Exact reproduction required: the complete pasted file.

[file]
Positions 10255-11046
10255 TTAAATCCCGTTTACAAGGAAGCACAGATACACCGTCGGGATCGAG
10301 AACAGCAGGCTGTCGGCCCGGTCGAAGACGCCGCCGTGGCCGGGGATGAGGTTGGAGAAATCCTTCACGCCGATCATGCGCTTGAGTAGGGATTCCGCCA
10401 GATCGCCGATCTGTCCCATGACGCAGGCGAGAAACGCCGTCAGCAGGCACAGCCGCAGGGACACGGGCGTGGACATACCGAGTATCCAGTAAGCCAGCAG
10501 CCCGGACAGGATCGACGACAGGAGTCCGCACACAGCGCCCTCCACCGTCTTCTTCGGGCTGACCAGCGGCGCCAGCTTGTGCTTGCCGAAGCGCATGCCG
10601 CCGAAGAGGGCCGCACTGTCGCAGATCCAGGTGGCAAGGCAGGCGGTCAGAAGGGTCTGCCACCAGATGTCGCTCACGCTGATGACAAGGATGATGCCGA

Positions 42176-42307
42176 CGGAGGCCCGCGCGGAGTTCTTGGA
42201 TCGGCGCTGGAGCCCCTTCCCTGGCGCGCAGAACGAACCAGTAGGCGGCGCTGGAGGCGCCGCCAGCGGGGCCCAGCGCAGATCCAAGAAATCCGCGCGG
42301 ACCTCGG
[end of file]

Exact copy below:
Positions 10255-11046
10255 TTAAATCCCGTTTACAAGGAAGCACAGATACACCGTCGGGATCGAG
10301 AACAGCAGGCTGTCGGCCCGGTCGAAGACGCCGCCGTGGCCGGGGATGAGGTTGGAGAAATCCTTCACGCCGATCATGCGCTTGAGTAGGGATTCCGCCA
10401 GATCGCCGATCTGTCCCATGACGCAGGCGAGAAACGCCGTCAGCAGGCACAGCCGCAGGGACACGGGCGTGGACATACCGAGTATCCAGTAAGCCAGCAG
10501 CCCGGACAGGATCGACGACAGGAGTCCGCACACAGCGCCCTCCACCGTCTTCTTCGGGCTGACCAGCGGCGCCAGCTTGTGCTTGCCGAAGCGCATGCCG
10601 CCGAAGAGGGCCGCACTGTCGCAGATCCAGGTGGCAAGGCAGGCGGTCAGAAGGGTCTGCCACCAGATGTCGCTCACGCTGATGACAAGGATGATGCCGA

Positions 42176-42307
42176 CGGAGGCCCGCGCGGAGTTCTTGGA
42201 TCGGCGCTGGAGCCCCTTCCCTGGCGCGCAGAACGAACCAGTAGGCGGCGCTGGAGGCGCCGCCAGCGGGGCCCAGCGCAGATCCAAGAAATCCGCGCGG
42301 ACCTCGG